Arms – Superset different grips with the same weight. Each set 10-15 reps (30 total for a single weight). Do that movement 3 or 4 times while increasing the weight each time. Do negatives (slow eccentrics or lowering of the weight) on your last sets with the heaviest weight.
Legs and back – 12-15 reps for compound movements (squat, leg press, hack squat, deadlift). 15-20 reps for isolation movements (leg curls, leg extensions, etc.).
Q: How long have you been taking the supplements like apple cider vinegar, d-aspartic acid, and green coffee bean extract? Would you recommend them to someone on a budget (i.e. noticeable benefits for you or extra icing on the cake, so to speak)?
I have been taking apple cider vinegar for about 5 months. This stuff tasted disgusting but I firmly believe in it. It suppresses your appetite and is very affordable. Be sure to use apple cider vinegar with the ‘mother’ present.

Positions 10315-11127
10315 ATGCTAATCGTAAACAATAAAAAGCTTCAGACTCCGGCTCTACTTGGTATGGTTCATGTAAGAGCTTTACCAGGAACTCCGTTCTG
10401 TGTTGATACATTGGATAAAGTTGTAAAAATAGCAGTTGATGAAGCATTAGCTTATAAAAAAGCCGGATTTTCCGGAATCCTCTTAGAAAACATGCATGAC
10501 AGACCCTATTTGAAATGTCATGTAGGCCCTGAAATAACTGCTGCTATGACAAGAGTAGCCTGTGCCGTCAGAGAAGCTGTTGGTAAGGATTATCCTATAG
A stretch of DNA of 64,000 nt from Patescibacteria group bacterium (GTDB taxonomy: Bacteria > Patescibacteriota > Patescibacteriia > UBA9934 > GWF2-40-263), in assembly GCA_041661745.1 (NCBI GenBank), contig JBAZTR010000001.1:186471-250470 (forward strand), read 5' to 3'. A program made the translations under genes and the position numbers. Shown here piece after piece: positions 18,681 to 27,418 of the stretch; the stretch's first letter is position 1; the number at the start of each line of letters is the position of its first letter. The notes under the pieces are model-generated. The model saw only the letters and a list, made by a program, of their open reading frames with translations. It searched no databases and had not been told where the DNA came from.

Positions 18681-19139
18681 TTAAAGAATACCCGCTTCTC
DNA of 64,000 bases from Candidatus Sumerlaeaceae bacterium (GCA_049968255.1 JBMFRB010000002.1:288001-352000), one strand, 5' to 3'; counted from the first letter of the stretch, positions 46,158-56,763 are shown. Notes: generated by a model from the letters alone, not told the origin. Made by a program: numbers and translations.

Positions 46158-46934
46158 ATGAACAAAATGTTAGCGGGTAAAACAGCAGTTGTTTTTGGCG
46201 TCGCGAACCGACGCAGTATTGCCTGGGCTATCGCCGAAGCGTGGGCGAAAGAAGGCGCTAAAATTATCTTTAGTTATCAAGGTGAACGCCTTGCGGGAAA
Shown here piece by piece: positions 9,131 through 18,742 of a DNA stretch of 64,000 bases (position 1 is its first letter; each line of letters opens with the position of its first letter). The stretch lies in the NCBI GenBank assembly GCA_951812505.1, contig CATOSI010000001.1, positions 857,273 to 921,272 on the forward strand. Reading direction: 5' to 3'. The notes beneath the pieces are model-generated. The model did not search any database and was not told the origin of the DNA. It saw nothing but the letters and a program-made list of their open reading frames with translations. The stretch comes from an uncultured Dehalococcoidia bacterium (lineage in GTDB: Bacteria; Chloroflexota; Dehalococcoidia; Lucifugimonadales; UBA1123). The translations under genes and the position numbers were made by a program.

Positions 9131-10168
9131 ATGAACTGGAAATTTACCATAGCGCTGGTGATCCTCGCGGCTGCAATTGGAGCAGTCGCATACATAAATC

As for d-aspartic acid, I have just recently started using this and have not noticed much change when on vs off of it.
Green coffee bean extract is affordable but it tasted terrible. GCB does give an energy boost and mental focus, which is perfect for taking after lunch.
Keep in mind, these are just icing on the cake and the effects are minor compared to just having a healthy and consistent diet with a good workout routine. If you just start taking supplements without changing a bad routine, you will not see results. There is no miracle supplement other than your own motivation to eat and move right.
MW Note: I love Tyler’s answers about what he’s taking. I recommend you check out any supplement you’re considering on Examine.com for research, dosing recommendations, and any safety concerns. You can check out this video to learn how you can research popular supplements like Plexus to see if they’re worth their salt and if you could make your own.